Impact of the ash borer
Last month, folks in Vance, Granville, and Person Counties were told that these counties were now under a quarantine for certain wood products because of the detection of the emerald ash borer. This is the first time this insect has been detected in N.C. Since then, the N.C. Forest Service has conducted training sessions for forest industry personnel, Cooperative Extension agents and others related to the forest industry. People who work in the landscape and parks industries were also included in those training sessions, as the quarantine affects them, too.
This quarantine prohibits the movement of any hardwood firewood out of the quarantine area. That’s because ash may be included in that load of firewood, and most people can’t identify ash just by looking at the bark on a stick of firewood. Coincidentally, much of the spread of the emerald ash borer has been associated people staying at parks, bringing firewood with them, and/or procuring firewood while at the park and transporting that infested firewood back home – out of the quarantine area. For clarification, firewood can be brought into the quarantine area, but once is crosses the line, that firewood is considered quarantined and must stay in the area. The N.C. Forest Service and the N.C. Division of Parks and Recreation are asking for everyone’s cooperation in not transporting firewood out of the quarantine zone. They are also encouraging campers to get their firewood locally, near the campsite, rather than bring it from home.
This has put a damper on folks who cut and sell firewood for part of their annual income. The quarantine prevents the movement of hardwood firewood to their normal markets and customers, who are still outside the quarantine area. Loggers are not allowed to move ash logs out of the quarantine area, either. That means that the loader operators must separate the ash logs from the other hardwood species if the load is going to a mill outside the quarantine. Ash logs can be transported within the quarantine area with no restrictions.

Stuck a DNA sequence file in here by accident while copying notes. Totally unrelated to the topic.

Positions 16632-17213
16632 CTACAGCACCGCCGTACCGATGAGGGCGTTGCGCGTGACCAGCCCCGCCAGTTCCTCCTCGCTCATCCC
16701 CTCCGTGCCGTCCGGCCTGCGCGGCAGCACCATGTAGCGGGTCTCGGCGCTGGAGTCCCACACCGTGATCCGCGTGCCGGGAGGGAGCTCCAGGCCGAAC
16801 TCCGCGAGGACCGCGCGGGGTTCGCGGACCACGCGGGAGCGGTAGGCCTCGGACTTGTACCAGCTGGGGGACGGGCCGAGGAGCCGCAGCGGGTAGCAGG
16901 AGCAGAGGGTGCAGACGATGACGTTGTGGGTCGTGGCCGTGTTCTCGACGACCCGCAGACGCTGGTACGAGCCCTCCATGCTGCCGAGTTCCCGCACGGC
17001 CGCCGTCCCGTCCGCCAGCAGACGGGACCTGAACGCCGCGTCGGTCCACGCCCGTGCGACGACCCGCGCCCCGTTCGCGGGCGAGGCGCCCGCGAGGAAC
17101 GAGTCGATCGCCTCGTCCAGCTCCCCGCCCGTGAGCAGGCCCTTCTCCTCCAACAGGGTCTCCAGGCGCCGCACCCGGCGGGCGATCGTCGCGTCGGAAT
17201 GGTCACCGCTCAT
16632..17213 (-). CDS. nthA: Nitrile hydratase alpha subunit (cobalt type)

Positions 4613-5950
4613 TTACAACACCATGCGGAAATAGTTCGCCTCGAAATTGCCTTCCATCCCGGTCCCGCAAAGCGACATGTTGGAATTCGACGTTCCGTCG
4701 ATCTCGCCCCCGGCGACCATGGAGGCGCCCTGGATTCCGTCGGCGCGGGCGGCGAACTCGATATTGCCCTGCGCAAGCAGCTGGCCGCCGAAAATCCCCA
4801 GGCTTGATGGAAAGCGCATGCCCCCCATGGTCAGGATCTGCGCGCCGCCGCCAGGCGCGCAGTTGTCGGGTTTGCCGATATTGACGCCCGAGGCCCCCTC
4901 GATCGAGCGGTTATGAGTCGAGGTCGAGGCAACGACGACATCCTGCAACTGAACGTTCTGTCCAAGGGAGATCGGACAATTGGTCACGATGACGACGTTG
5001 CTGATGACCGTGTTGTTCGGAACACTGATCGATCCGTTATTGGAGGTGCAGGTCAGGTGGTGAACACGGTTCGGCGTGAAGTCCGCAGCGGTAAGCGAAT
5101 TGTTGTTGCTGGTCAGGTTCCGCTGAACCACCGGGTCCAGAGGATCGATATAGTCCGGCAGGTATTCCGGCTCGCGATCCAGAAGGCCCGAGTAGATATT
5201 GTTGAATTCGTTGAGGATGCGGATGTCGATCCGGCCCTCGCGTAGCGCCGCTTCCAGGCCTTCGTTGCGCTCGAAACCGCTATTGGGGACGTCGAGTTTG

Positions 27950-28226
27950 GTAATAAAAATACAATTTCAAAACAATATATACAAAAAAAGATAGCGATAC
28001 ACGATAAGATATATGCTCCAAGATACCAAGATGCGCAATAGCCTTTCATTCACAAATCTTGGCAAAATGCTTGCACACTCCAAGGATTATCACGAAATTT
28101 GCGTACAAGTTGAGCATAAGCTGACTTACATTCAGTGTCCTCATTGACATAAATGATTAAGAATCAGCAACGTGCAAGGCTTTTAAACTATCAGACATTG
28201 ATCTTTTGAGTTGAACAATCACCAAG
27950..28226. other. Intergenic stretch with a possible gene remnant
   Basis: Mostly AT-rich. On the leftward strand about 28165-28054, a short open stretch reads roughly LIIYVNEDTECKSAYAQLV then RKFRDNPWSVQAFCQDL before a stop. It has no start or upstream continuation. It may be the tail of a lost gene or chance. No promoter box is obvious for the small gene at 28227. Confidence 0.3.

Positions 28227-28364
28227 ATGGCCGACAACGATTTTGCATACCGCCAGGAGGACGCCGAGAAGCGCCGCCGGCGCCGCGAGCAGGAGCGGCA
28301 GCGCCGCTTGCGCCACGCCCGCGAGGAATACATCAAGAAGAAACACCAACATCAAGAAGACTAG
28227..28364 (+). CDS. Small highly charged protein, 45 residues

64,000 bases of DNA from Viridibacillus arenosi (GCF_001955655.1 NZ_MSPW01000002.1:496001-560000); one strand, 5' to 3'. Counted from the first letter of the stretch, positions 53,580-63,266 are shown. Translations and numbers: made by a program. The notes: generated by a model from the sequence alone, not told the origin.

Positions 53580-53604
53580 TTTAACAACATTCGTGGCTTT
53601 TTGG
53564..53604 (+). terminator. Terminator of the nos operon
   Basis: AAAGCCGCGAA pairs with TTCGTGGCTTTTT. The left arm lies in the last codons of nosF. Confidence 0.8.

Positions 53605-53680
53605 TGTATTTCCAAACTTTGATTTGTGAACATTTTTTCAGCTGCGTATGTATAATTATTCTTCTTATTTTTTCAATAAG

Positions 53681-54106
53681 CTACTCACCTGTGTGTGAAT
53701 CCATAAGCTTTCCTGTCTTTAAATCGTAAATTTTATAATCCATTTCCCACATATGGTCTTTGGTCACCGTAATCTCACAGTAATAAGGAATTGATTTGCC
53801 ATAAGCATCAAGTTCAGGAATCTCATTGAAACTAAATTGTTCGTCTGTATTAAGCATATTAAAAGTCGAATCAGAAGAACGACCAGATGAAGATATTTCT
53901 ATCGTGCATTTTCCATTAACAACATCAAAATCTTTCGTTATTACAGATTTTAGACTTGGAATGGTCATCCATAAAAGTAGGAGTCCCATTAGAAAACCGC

While the quarantine is having an impact on the wood industry, the emerald ash borer is also impacting landscaped areas, including public parks and private lawns. The insect looks for and finds ash trees to infest in both forests and in urban areas. The actual impact of this pest may actually be felt most strongly in landscaped areas that use ash trees. A single ash tree that is a focal point of a landscaped area leaves a lot bigger hole than an ash tree in a forest that is removed.
Cooperative Extension agents and foresters with the N.C. Forest Service are fielding calls from forest owners and homeowners requesting assistance in determining if their ash trees are infested or not, and information on what can be done to protect their ash trees. In landscaped areas, it is possible to use an insecticide that is approved for use in landscapes to protect ash trees. Contact your Cooperative Extension service office for help in determining if using an insecticide would be worthwhile on individual ash trees. In a forest setting, it may not be practical to use an insecticide, so the most effective control method may be the removal of infested trees.
The N.C. Forest Service has some good pictures of ash borer damage and symptoms of infested trees at na.fs.fed.us/spfo/pubs/pest_al/eab/eab.pdf. They also have a page with frequently asked questions at ncforestservice.gov/forest_health/fh_eabfaq.htm.
For more information on the emerald ash borer, call your local Cooperative Extension Center at (252) 438-8188 for Vance County or (919) 603-1350 for Granville County.